Assessing the Food Safety Knowledge of Food Handlers of the Ghana School Feeding Programme in Tamale Metropolis, Ghana

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The Ghana School Feeding Program provides children in deprived kindergarten and primary schools in the country with a hot and nutritious meal at school. Despite the numerous advantages the programme has achieved, there are wide spread media reports suggesting quality and safety challenges. Adequate food safety knowledge of food handlers of the feeding programme is vital for positive food safety attitude as well as good food safety practices. The overall objective of the study was to assess food safety knowledge, attitude and practices of the food handlers. Respondents answered questions critical to food safety involving food contamination, food preparation, personal hygiene, food hygiene and food storage (cold chain management). ‘Yes’ or ‘No’, ‘True’ or ‘False’ and in some cases a 3-point Likert scale of ‘Agree’, ‘Disagree’ or ‘Not Sure’ were used. Descriptive study utilizing frequencies, percentages and chi-square analysis were run using SPSS. Thirty (30) knowledge, fifteen (15) attitude and fourteen (14) practice questions/statements on food safety for forty (40) food handlers were assessed from ten (10) participating schools. Of the respondents, 70% (22) have no food safety training background while 30% (18) have had some food safety education. At least 20 of the food handlers provided overall scores of 67.4% correct responses for the knowledge statements indicating sufficient food safety knowledge while at least 35 showed positive attitude with 86.7% of the attitude statements and 74.1% for food safety practice. Despite these high scores, their knowledge, attitude and practices were poor with respect to some critical aspects of food safety, including food storage, food contamination, personal and food hygiene as well as food preparation with scores of 33.2%, 26.3% and 23.3% respectively which are below the cut off points of at least 66.7%,85.7% and 70.5% respectively. Education, training and work experience had significant effect (p < 0.05) on knowledge, attitude and practice. Trained food handlers had higher levels of sufficient food safety knowledge (86.7%), positive attitude (100%) and good practices (78.6%) compared to untrained food handlers who scored 50%, 93.4% and 64.3% for food safety knowledge, attitude and practices respectively. The levels of food safety knowledge, attitude and practices are therefore high among trained food handlers than those who are untrained. Those with at least 5years of work in the food industry also showed higher food safety knowledge (63.4%) than those with at most 4 years’ work experience (53.3%). Therefore training and work experience impact positively on the food safety knowledge of food handlers.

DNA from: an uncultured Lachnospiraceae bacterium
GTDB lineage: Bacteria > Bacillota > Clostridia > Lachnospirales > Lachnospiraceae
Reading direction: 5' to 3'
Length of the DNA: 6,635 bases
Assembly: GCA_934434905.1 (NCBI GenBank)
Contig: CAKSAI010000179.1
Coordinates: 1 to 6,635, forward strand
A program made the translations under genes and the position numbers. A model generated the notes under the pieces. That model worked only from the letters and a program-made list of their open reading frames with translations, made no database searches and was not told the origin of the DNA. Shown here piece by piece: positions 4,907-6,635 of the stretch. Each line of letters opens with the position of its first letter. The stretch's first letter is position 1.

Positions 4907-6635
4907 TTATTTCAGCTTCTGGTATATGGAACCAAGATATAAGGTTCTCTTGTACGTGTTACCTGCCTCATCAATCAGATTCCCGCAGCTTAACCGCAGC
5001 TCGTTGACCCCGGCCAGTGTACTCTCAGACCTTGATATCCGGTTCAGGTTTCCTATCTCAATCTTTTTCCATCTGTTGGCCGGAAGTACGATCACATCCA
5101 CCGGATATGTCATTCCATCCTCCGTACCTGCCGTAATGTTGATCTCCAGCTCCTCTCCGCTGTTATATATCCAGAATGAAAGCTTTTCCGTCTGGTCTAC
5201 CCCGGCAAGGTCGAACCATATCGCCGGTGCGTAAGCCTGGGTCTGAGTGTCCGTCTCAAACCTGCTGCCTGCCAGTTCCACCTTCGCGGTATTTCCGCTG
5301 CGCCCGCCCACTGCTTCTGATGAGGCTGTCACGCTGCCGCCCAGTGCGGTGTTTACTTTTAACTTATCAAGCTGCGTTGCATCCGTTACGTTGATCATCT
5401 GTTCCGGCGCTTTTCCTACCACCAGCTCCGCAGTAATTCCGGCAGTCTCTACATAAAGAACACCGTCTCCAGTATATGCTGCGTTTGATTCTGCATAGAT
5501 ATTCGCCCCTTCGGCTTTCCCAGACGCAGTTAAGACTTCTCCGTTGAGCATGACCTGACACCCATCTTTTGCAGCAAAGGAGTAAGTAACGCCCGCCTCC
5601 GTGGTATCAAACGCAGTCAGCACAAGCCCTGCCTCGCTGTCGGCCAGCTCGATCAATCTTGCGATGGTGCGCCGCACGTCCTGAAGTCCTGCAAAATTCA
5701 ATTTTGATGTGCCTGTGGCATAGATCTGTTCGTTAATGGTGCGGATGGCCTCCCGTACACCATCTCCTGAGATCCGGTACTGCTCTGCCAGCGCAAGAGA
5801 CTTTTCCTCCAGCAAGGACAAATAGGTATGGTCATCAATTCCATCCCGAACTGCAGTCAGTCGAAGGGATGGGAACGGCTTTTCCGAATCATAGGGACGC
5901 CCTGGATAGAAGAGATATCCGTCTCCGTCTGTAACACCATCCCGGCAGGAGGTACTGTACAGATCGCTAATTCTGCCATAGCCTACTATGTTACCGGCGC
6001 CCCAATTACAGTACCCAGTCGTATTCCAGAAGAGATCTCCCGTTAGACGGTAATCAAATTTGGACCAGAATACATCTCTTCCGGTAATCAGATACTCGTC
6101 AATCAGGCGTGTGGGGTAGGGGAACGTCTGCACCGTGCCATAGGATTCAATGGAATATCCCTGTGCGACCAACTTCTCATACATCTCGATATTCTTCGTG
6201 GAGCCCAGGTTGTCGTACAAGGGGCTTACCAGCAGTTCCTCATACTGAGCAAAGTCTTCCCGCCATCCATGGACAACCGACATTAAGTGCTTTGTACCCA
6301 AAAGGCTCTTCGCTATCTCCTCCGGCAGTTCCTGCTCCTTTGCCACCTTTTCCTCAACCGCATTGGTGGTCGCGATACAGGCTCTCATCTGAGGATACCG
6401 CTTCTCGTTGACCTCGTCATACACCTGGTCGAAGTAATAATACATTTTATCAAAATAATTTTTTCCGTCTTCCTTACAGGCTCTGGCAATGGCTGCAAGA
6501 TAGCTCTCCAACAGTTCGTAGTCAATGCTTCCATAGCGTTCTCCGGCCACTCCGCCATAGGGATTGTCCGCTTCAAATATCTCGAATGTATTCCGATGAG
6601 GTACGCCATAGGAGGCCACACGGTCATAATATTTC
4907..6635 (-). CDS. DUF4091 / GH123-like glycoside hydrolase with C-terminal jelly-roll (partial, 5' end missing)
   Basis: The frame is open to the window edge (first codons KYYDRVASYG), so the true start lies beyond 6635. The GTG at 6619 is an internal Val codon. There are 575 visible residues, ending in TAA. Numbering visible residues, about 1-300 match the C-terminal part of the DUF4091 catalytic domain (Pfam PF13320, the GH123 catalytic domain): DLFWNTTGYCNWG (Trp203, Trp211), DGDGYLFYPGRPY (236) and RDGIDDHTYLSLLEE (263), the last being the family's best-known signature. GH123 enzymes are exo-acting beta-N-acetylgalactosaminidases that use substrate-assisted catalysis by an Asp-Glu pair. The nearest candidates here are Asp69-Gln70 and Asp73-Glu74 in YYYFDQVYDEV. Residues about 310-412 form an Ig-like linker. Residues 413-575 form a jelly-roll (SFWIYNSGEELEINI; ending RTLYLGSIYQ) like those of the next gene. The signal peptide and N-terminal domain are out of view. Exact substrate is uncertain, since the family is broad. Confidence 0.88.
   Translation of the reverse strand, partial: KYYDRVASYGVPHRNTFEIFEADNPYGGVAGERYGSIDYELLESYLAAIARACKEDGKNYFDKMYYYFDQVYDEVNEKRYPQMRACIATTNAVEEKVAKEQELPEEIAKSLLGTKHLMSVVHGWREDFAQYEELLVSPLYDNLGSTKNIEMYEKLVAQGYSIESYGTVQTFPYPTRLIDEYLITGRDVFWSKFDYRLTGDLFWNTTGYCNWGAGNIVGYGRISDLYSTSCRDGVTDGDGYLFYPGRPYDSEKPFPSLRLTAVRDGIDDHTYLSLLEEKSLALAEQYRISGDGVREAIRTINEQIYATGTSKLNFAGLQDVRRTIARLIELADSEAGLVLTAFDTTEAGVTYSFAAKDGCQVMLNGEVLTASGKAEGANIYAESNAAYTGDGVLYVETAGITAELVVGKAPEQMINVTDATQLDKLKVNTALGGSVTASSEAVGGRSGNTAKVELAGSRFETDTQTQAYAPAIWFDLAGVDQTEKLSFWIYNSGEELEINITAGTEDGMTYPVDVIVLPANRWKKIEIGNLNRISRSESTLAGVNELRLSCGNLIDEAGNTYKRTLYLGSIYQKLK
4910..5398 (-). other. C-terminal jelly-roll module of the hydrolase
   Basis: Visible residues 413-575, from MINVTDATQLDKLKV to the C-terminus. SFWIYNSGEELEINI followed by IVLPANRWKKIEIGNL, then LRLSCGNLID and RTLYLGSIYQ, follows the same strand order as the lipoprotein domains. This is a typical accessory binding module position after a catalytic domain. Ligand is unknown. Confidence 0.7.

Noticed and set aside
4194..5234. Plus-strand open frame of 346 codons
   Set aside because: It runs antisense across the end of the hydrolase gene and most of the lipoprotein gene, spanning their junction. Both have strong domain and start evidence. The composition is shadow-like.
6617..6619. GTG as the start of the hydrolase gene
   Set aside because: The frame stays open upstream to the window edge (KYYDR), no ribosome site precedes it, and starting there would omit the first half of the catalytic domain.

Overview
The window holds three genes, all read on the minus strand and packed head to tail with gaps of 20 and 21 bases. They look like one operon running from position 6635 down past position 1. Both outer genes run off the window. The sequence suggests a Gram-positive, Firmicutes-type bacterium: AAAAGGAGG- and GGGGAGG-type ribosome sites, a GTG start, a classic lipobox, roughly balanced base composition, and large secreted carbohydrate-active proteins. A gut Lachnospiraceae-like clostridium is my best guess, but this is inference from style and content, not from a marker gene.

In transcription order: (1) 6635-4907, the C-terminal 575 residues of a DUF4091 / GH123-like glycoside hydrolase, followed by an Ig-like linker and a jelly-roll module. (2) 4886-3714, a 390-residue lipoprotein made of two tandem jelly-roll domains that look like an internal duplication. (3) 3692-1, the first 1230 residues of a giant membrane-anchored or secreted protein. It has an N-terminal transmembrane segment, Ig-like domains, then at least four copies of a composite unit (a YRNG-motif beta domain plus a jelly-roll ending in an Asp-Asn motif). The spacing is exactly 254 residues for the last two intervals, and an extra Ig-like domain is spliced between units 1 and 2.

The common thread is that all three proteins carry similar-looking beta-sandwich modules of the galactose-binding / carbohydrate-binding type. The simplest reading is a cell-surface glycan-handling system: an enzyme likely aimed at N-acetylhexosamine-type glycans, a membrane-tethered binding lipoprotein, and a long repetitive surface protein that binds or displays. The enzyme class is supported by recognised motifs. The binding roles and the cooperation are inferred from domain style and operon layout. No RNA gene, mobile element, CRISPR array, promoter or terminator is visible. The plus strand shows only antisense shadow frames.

A thesis Submitted to the Department of Food Science and Technology, College of Science, in partial fulfilment of the requirements for the degree of Master of Science in Food Quality Management.